Text
5642.pdf - Other
Download (104kB)

More information

Published date: September 2012
Venue - Dates: 1st EPSRC Manufacturing the Future Conference, Loughborough, United Kingdom, 2012-09-19 - 2012-09-20
Organisations: Optoelectronics Research Centre

Identifiers

Local EPrints ID: 376005
URI: https://eprints.soton.ac.uk/id/eprint/376005
PURE UUID: 224d51d6-9e29-49d5-96a7-be9b1d1d95b9
ORCID for M.N. Petrovich: ORCID iD orcid.org/0000-0002-3905-5901
ORCID for F. Poletti: ORCID iD orcid.org/0000-0002-1000-3083
ORCID for N.V. Wheeler: ORCID iD orcid.org/0000-0002-1265-9510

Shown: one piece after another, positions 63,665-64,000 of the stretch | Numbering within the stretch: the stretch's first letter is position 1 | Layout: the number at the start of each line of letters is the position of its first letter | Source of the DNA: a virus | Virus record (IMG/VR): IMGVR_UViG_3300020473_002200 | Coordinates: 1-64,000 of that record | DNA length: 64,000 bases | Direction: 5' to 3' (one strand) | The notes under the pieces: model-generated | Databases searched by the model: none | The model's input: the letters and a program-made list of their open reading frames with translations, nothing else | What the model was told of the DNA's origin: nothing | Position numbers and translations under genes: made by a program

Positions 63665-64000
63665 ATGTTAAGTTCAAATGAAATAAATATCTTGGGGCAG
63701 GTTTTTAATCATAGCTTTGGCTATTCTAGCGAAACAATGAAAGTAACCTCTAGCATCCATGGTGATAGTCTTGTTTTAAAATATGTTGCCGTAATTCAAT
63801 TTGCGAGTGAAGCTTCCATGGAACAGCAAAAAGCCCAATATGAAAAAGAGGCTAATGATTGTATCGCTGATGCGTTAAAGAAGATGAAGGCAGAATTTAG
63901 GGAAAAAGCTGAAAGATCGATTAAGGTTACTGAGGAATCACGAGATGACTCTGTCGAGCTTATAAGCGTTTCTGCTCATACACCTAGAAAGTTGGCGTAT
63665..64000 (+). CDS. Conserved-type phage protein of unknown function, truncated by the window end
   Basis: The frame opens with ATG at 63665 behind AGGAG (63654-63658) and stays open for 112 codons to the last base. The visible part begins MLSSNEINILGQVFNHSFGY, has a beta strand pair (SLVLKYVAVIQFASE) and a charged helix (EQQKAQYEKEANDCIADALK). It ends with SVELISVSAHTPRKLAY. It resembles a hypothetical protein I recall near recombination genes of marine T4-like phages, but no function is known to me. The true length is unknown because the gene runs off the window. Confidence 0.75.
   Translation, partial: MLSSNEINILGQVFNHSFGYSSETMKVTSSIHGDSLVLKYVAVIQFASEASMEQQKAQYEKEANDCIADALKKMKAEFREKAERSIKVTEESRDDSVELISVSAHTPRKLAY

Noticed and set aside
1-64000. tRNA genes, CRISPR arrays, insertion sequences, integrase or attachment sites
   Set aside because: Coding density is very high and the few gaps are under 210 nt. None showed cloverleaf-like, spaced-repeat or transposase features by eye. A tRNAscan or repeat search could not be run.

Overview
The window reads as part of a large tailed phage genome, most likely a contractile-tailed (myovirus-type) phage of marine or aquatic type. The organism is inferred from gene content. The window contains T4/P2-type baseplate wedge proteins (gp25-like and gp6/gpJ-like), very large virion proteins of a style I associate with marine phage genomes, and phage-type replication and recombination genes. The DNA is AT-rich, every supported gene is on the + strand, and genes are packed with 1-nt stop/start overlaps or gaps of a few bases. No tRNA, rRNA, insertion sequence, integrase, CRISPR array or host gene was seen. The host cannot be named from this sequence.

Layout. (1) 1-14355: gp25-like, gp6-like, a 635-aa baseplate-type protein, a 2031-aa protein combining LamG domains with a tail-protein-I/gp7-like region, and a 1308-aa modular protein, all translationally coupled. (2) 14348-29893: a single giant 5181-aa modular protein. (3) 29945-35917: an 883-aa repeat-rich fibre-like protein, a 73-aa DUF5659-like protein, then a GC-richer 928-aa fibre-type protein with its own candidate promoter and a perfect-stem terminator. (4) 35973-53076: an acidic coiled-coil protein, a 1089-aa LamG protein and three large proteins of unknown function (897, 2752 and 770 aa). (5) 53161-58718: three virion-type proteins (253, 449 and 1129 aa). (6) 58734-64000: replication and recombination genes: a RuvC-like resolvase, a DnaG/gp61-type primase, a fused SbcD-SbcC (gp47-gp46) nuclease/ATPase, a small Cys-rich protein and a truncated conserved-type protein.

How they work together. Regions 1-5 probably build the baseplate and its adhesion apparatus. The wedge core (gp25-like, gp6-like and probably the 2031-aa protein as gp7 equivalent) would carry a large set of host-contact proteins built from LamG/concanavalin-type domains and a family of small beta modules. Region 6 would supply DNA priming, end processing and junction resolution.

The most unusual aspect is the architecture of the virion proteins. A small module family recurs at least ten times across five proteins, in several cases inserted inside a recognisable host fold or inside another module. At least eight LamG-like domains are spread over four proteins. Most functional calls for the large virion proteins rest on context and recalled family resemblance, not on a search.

ORCID for D.J. Richardson: ORCID iD orcid.org/0000-0002-7751-1058

Catalogue record

Date deposited: 22 Apr 2015 14:14
Last modified: 15 Aug 2019 00:56

Export record

Download statistics

Downloads from ePrints over the past year. Other digital versions may also be available to download e.g. from the publisher's website.

View more statistics

Atom RSS 1.0 RSS 2.0

Contact ePrints Soton: eprints@soton.ac.uk

ePrints Soton supports OAI 2.0 with a base URL of https://eprints.soton.ac.uk/cgi/oai2

This repository has been built using EPrints software, developed at the University of Southampton, but available to everyone to use.

We use cookies to ensure that we give you the best experience on our website. If you continue without changing your settings, we will assume that you are happy to receive cookies on the University of Southampton website.

×